In traditional recipes, natilla is sweetened with an unrefined sugar called panela, which is commonly used in Latin America.
Since panela can be difficult to find in parts of North America, people will often use brown sugar, white sugar and/or condensed milk instead.
In this recipe, you'll need one entire 14 oz can of condensed milk. I use Eagle Brand, which seems to be the most popular brand here in Canada.
Now, I realize that using an entire can of condensed milk sounds like a lot, and it is, but it adds really tasty flavour.
There's a tiny bit of brown sugar in this recipe too, which I like because it adds a slight caramel note to the dessert.
You can add more brown sugar and less condensed milk if you want to, or substitute one for the other entirely.
🥣 A Tip for Adding the Cornstarch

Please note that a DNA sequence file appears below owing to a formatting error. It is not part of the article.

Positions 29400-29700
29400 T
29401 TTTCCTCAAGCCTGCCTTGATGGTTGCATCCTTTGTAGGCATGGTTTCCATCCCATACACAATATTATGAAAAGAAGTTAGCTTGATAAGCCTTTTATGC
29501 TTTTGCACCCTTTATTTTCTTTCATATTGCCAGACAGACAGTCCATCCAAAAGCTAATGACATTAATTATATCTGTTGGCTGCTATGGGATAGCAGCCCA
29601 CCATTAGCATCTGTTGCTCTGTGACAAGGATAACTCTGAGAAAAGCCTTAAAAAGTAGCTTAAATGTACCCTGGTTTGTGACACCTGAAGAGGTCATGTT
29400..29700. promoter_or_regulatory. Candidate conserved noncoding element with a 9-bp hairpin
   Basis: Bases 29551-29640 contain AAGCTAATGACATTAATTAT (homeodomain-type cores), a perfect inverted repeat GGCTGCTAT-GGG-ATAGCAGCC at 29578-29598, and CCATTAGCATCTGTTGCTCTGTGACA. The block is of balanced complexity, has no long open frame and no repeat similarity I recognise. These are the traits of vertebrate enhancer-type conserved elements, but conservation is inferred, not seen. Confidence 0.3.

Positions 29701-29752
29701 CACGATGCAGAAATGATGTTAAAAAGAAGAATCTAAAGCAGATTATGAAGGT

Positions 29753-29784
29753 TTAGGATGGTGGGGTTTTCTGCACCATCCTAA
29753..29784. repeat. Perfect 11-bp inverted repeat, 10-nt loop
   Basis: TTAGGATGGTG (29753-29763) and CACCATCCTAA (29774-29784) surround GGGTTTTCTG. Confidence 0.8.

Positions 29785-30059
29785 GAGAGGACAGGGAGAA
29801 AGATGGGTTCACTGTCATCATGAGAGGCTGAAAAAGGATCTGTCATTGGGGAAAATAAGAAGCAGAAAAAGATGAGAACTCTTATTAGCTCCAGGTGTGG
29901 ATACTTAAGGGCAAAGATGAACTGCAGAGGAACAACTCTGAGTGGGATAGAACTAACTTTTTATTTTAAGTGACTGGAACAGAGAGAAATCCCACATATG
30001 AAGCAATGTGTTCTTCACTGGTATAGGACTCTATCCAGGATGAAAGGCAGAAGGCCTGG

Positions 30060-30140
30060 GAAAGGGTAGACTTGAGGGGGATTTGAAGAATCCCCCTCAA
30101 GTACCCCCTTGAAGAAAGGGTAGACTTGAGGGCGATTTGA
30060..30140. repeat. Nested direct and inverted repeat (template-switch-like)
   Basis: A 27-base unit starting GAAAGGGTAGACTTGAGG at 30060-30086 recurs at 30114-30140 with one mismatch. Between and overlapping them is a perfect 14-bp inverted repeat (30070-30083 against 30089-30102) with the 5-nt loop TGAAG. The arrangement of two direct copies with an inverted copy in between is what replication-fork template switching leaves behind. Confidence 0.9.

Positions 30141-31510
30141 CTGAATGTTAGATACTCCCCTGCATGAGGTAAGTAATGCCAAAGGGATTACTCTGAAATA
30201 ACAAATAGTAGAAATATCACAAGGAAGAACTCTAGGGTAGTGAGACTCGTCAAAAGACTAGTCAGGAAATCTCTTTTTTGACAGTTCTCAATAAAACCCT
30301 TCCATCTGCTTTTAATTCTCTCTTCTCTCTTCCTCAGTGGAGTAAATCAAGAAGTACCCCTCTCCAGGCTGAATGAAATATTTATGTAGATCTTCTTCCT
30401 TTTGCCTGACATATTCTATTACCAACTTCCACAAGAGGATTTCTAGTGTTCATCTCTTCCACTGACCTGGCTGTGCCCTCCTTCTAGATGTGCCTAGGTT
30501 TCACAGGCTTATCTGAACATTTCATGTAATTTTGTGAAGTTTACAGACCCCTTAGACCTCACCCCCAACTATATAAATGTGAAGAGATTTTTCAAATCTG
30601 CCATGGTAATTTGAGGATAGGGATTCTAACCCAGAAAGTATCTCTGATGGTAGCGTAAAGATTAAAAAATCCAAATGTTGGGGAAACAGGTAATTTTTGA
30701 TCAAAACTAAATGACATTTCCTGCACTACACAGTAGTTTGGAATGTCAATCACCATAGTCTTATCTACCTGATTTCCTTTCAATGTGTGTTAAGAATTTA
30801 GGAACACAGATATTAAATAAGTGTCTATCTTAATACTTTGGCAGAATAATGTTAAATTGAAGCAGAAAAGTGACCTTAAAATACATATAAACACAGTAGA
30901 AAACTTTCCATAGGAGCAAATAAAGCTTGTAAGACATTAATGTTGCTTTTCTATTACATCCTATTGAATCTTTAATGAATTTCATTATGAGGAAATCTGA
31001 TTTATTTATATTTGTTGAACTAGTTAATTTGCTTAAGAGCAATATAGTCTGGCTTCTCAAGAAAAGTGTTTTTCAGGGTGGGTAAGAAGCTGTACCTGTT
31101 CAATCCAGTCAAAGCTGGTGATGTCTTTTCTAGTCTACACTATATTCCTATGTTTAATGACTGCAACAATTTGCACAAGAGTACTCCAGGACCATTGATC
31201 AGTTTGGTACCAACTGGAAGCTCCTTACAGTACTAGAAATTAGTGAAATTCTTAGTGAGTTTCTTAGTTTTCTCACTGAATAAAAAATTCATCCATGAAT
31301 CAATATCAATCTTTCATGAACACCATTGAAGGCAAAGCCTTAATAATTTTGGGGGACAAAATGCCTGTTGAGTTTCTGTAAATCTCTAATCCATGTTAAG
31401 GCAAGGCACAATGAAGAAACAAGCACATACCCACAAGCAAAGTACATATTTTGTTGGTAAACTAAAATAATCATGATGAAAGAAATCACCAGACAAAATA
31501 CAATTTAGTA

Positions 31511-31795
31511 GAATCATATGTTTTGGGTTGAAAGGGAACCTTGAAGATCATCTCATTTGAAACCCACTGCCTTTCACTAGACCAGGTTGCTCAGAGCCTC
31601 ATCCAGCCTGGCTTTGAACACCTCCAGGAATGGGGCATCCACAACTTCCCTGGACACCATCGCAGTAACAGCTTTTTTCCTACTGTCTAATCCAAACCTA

The cornstarch is a crucial element in this recipe if you want your Natilla to have a flan-like texture, and be firm enough to cut.
When I was discussing the dish with Jeyson, he told me that his family traditionally serves in slices and eats it with a spoon.
Although some people do eat the slices by hand, or make a looser version of the dish that has more of a pudding-like texture.
One thing to note with the cornstarch is that if you mix it with cold milk, and set it aside, the mixture will begin to harden before you can pour it in.
You can eliminate that problem by warming the milk up a bit, and then whisking the cornstarch right before adding it to the pan.
🧑🏽🍳 Making the Dish
The cinnamon cooks in the milk for about 20 minutes total before you remove it, which gives it just enough time to infuse its flavour.
Once the cinnamon has infused into the milk, you'll add the coconut milk mixture, condensed milk, sugar, vanilla etc.
Be careful with the heat on this dish, because if your heat is too high the mixture will scorch before you can finish making the dish.